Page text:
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As Tablet Ownership Increases, Will Pay TV Audiences Follow?

Consumers not yet sold on “TV anywhere”

Most pay TV subscribers in North America have no concrete cord-cutting plans, at least for now, according to a February 2013 study by video discovery platform DigitalSmiths. Just 4% planned to cut cable or satellite service in 2013, and a relatively minor 1.3% planned to abandon pay TV altogether for an online app or rental service. That being said, a sizeable 28.1% said their plans were still up in the air.

Customers reported being more satisfied than not with their TV packages. According to the study, over half were “satisfied” and about one-quarter were “very satisfied.” Still, a solid one out of five respondents reported that they were “unsatisfied.” The biggest cause of dissatisfaction: rising fees.

But the study also called attention to the extent that TV providers are contending more and more with the additional screens that are popping up in households. In Q1 2013, 33.4% of respondents said their household owned a tablet, up from 28.6% in the previous quarter.

Can cable and satellite providers hold customers’ interest on these new devices and offer a service that makes pay TV subscriptions more valuable? The jury is still out.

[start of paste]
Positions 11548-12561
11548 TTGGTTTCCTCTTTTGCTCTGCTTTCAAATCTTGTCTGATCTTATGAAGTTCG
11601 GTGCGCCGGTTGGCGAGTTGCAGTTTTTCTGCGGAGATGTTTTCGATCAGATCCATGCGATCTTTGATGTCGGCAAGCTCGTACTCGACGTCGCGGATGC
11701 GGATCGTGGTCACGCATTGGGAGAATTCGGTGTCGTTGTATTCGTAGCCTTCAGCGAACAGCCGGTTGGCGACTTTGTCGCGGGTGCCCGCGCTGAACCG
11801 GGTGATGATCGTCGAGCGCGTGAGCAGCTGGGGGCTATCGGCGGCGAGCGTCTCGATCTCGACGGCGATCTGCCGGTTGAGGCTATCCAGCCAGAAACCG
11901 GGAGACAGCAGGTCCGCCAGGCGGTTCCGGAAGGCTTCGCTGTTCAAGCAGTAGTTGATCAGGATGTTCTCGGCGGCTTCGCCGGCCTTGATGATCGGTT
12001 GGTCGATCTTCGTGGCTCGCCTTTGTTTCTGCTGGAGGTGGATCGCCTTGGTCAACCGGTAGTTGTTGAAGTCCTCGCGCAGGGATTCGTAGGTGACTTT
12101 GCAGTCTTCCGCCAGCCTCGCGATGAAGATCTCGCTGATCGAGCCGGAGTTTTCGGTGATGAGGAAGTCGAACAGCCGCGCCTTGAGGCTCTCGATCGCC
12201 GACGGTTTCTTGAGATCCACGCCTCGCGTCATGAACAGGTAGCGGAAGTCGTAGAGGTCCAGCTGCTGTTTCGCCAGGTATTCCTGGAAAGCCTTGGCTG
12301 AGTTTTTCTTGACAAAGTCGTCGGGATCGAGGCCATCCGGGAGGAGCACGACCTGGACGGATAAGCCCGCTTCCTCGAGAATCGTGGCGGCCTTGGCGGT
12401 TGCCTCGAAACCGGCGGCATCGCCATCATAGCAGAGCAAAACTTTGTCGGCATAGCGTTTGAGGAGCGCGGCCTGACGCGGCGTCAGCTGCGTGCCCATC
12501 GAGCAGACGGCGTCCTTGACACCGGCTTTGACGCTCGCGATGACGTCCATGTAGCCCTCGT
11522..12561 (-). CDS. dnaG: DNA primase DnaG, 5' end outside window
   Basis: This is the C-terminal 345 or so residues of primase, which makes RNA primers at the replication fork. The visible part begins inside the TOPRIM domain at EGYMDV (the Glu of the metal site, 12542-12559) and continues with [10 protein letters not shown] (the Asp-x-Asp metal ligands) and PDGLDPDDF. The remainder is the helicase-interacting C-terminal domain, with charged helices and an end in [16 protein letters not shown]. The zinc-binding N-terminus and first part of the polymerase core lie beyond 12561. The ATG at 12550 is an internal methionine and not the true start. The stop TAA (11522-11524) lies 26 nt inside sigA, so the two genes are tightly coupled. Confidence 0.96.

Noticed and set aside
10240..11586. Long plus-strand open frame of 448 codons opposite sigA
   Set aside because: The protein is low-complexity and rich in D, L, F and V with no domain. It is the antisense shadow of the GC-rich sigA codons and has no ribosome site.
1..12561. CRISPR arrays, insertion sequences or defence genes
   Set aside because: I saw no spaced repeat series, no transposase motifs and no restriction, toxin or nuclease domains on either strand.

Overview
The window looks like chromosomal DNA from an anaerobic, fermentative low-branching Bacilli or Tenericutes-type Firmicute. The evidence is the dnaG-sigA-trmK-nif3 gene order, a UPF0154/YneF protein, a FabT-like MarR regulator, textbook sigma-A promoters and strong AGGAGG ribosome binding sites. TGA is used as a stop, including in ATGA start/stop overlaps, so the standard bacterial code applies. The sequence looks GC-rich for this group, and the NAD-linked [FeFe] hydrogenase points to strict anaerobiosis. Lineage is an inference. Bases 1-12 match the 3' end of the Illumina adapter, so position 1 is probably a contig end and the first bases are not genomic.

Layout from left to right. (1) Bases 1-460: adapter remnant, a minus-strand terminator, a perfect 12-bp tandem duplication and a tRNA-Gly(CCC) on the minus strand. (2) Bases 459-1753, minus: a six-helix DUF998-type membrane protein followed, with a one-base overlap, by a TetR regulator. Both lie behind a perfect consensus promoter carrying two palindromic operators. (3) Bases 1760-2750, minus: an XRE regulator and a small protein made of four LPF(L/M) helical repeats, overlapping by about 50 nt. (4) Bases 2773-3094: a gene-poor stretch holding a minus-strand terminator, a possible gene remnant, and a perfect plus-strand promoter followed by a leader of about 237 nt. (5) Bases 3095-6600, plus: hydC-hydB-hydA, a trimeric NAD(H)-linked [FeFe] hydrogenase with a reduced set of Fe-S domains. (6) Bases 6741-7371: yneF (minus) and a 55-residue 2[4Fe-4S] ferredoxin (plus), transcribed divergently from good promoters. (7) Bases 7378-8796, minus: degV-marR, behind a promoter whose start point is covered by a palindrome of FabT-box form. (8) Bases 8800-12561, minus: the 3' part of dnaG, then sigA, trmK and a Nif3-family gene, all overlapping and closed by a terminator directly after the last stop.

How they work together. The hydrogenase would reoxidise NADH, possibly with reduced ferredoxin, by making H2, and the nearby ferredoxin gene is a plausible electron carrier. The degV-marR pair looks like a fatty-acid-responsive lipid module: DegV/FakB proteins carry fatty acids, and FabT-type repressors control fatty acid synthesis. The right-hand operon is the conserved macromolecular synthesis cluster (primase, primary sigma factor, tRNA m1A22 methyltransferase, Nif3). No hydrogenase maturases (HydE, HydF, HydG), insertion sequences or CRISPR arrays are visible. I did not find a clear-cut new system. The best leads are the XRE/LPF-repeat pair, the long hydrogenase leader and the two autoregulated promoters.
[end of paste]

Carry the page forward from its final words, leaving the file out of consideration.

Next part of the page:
Digitalsmiths found that 26% of respondents with tablets had downloaded their service provider’s tablet app. But even of those who had downloaded the app, only 18% said they’d used it, suggesting that consumers still have not integrated it into their routines. However, some who have begun using the app are clearly addicted; 6% of respondents said they used their pay TV app every day.

Interestingly, TV networks seem to have done a more effective job in moving its viewers over to tablets: 31.7% of tablet owners said they had downloaded a network TV tablet app. Viewers seem to get more use out of network TV apps as well: Just 8% of those who had downloaded one never used it, while 40% used one twice a week, and 22% used one daily.

This heavier use of network TV apps may also reflect cord-cutting. Pay TV subscribers likely own a TV, and so already have a large screen where they can watch programming. Many network TV apps, on the other hand, are free, no subscription required.

According to the study, ABC is the network with the most popular tablet app: 11.9% of those with a network TV app said they had downloaded it. Other networks with popular tablet apps include FOX, ESPN and CBS, the study found.


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